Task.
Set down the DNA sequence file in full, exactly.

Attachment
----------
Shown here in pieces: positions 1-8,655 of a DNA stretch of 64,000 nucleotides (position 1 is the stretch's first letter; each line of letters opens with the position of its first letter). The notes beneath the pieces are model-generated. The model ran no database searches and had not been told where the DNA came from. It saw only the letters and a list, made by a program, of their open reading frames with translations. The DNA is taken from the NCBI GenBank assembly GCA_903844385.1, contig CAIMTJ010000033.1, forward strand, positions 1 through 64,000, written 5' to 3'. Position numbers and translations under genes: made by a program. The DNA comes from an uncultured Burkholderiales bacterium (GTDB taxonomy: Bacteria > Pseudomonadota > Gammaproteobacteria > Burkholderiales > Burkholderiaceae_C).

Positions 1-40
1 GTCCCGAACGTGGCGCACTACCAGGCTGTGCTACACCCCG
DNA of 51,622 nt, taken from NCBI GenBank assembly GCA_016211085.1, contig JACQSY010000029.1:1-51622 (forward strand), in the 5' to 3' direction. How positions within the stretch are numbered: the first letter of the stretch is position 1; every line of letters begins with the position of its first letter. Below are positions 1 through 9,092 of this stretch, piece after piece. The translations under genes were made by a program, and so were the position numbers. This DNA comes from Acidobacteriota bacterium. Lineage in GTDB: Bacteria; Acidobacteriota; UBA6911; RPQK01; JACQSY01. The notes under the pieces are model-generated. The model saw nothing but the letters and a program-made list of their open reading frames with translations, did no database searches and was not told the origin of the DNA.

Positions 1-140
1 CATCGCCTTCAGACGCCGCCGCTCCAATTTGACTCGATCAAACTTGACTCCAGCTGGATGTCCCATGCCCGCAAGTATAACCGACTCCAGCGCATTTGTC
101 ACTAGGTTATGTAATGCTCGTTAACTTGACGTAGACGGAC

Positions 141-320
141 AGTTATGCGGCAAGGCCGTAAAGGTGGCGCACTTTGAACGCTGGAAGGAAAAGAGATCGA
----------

Shown here in pieces: positions 1-8,655 of a DNA stretch of 64,000 nucleotides (position 1 is the stretch's first letter; each line of letters opens with the position of its first letter). The notes beneath the pieces are model-generated. The model ran no database searches and had not been told where the DNA came from. It saw only the letters and a list, made by a program, of their open reading frames with translations. The DNA is taken from the NCBI GenBank assembly GCA_903844385.1, contig CAIMTJ010000033.1, forward strand, positions 1 through 64,000, written 5' to 3'. Position numbers and translations under genes: made by a program. The DNA comes from an uncultured Burkholderiales bacterium (GTDB taxonomy: Bacteria > Pseudomonadota > Gammaproteobacteria > Burkholderiales > Burkholderiaceae_C).

Positions 1-40
1 GTCCCGAACGTGGCGCACTACCAGGCTGTGCTACACCCCG
DNA of 51,622 nt, taken from NCBI GenBank assembly GCA_016211085.1, contig JACQSY010000029.1:1-51622 (forward strand), in the 5' to 3' direction. How positions within the stretch are numbered: the first letter of the stretch is position 1; every line of letters begins with the position of its first letter. Below are positions 1 through 9,092 of this stretch, piece after piece. The translations under genes were made by a program, and so were the position numbers. This DNA comes from Acidobacteriota bacterium. Lineage in GTDB: Bacteria; Acidobacteriota; UBA6911; RPQK01; JACQSY01. The notes under the pieces are model-generated. The model saw nothing but the letters and a program-made list of their open reading frames with translations, did no database searches and was not told the origin of the DNA.

Positions 1-140
1 CATCGCCTTCAGACGCCGCCGCTCCAATTTGACTCGATCAAACTTGACTCCAGCTGGATGTCCCATGCCCGCAAGTATAACCGACTCCAGCGCATTTGTC
101 ACTAGGTTATGTAATGCTCGTTAACTTGACGTAGACGGAC

Positions 141-320
141 AGTTATGCGGCAAGGCCGTAAAGGTGGCGCACTTTGAACGCTGGAAGGAAAAGAGATCGA